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Old 12-19-2008, 10:53 PM   #1
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Crawlspace Ventilation


Howdy, I'm a new member, but will become a regular contributor I believe. I grew up hands on with my father who was a farmer, so I'm not a newbie, but by no means I also question myself sometimes, which is why I'm here. I live in the deep south and recently purchased a 50+ year-old home that is technically in a flood zone, but I've no worries about that, I'm up high. I'm just trying to keep the water draining around the home and evaporating out from under my wooden foundation. The previous owners were some real brainiacs, they thought they'd plug up the existing brick vent holes with concrete to keep the water from coming in. I don't think it occurred to them that you're crawspace has to breathe. Anyway, I've ordered ten temp-vents to remedy the problem, but 4 of the vent areas on the front of the house look like their low enough to the ground to demand vent wells, which from what I've priced are quite expensive, all around the $60 range, the plastic ones. Any suggestions on building something myself? Any experience with this at all? I only need to do four of these. This price just seems too much for a round piece of plastic. I was fine spending the $25 a pop for the vent, just would like another solution if you have one. Thanks for any suggestions. Much love out there. Happy Holidays! ~C

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Old 12-19-2008, 11:41 PM   #2
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Crawlspace Ventilation


Rolled steel window wells would be pretty inexpensive. Interlocking pavestone wall blocks would also allow you to dig down and build a window well of sorts. Treated landscape timbers would also do the trick, pinned together with rebar to form a well.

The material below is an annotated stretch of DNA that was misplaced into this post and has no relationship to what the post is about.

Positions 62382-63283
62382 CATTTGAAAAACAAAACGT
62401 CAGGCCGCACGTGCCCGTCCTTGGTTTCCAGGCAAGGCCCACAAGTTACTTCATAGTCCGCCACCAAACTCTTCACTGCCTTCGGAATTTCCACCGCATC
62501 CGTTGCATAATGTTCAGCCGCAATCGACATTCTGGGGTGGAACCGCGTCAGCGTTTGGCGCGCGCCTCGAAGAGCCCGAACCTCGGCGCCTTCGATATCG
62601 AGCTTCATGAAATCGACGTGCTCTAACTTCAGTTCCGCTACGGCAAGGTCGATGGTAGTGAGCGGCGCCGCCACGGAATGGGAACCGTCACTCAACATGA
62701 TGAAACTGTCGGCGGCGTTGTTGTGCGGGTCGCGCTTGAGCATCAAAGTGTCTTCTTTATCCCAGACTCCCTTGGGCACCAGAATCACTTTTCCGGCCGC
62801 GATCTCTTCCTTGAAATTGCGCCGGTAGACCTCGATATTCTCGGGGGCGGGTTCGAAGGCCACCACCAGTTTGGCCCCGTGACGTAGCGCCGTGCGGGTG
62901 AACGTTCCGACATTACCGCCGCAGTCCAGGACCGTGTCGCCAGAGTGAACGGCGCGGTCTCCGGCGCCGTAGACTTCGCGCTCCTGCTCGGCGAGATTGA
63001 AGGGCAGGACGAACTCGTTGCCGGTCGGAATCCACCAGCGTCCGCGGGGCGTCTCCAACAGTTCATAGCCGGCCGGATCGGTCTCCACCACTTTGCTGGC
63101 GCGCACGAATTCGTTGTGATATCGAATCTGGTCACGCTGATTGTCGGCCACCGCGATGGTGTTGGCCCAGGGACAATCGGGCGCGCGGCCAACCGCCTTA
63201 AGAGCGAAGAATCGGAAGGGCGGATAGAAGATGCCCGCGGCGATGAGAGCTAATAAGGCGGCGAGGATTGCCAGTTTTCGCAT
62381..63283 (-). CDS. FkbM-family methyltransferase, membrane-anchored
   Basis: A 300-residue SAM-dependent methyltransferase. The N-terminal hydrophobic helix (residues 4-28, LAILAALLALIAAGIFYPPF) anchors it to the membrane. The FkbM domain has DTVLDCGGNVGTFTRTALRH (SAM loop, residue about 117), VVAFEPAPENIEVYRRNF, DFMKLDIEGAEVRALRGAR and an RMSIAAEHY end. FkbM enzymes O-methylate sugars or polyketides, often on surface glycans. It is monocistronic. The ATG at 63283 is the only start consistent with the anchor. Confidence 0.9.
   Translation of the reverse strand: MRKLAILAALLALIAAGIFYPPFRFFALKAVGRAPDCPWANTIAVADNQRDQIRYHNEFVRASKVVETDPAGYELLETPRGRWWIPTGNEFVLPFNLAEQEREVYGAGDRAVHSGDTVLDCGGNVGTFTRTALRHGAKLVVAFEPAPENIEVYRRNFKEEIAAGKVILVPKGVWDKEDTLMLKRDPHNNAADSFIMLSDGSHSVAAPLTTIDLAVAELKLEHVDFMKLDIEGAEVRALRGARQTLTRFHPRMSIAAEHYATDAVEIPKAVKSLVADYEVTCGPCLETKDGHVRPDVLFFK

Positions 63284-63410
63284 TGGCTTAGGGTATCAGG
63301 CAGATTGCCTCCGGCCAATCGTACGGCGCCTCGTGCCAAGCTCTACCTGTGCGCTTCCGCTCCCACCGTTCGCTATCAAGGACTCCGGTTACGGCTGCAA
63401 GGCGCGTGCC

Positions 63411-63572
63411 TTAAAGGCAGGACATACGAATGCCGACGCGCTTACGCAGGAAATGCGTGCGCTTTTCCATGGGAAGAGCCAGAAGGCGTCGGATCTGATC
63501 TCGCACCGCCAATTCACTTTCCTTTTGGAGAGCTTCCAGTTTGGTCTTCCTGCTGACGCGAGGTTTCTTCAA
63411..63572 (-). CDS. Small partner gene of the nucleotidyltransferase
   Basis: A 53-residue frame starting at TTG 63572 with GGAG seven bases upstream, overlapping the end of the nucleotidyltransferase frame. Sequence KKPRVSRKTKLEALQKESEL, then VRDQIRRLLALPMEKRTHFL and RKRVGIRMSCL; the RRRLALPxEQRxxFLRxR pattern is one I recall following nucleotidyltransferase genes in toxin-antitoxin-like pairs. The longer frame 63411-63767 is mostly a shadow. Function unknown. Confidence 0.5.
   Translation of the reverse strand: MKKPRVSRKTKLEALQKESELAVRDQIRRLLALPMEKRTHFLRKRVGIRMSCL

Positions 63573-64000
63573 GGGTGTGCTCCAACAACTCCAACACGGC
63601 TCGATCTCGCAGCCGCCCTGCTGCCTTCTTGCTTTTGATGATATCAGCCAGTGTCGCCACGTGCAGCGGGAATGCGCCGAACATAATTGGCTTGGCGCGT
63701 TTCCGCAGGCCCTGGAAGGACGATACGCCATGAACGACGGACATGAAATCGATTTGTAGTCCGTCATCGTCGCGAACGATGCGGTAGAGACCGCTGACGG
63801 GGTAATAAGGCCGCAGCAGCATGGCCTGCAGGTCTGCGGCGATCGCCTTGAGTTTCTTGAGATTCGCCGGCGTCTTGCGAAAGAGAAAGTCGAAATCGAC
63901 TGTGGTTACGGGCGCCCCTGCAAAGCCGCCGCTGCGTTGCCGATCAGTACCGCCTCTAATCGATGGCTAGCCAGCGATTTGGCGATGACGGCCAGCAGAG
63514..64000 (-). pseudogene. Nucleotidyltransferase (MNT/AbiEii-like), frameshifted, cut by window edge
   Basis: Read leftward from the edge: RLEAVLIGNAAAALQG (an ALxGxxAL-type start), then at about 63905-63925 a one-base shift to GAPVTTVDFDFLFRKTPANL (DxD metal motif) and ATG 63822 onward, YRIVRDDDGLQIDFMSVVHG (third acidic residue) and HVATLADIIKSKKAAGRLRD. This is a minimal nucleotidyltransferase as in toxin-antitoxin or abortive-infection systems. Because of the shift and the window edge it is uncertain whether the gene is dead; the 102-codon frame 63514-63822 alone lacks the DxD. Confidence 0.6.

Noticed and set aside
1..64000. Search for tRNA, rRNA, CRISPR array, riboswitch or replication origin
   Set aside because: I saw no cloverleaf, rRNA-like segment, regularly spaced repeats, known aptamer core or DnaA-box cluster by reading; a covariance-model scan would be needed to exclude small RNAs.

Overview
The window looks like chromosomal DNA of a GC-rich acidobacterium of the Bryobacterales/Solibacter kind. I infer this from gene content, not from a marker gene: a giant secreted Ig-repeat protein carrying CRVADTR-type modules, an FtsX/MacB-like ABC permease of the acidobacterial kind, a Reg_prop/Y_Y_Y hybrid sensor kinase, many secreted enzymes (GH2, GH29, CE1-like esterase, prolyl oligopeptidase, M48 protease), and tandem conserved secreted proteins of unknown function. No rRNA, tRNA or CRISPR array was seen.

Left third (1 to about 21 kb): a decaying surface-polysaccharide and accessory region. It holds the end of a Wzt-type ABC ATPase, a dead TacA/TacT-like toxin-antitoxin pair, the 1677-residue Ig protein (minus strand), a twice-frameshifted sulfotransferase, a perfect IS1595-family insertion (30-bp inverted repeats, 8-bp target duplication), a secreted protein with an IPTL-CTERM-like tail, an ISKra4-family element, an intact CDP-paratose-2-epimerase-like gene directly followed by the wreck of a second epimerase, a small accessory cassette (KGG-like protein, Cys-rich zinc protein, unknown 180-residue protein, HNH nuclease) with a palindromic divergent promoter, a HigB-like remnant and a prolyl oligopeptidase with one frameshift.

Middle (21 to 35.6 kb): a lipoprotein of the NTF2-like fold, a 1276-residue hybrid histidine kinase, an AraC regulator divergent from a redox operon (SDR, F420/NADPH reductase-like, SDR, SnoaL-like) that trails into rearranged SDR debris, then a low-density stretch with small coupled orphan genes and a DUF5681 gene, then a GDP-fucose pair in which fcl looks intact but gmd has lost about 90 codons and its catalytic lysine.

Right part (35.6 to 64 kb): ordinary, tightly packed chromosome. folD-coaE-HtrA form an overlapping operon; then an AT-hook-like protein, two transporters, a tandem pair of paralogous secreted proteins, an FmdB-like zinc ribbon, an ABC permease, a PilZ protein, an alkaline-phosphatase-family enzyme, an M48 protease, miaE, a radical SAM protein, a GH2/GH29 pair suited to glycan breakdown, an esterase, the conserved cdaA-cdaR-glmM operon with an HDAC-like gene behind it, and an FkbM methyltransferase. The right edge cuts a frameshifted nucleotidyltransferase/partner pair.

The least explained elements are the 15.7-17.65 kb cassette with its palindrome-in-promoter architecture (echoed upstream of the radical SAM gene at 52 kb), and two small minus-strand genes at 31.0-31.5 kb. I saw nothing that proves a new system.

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Old 12-20-2008, 12:06 AM   #3
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Why did you jump to the mechanical solution so quickly? Have you done everything to keep the water out of the crawlspace in first place. grading? drains? Waterproof membrane? gutters and down spouts? Interior moisture control. There is no one solution that will work in all situations. Your wood foundation lasted 50 years? somebody must have done something right. What does your drain tile and sump look like. Soil type? post a picture or a drawing, and we might be able to tell you something.
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Old 12-20-2008, 09:49 PM   #4
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Yes, I've done many things to direct the water away from my structure, total gutter system, drainage systems, etc.. don't talk to me like I haven't explored every option. I came here asking for a simple inexpensive alternative to temp-vent's $60 vent wells. I'm in Mobile, Alabama. We get over 200 inches of rain on average every year, so this is a concern. I'm now looking at those heavy-duty trash cans cut down to sink in the ground, rather than shelling out the money they want for these plastic buckets, which are basically the same thing . ...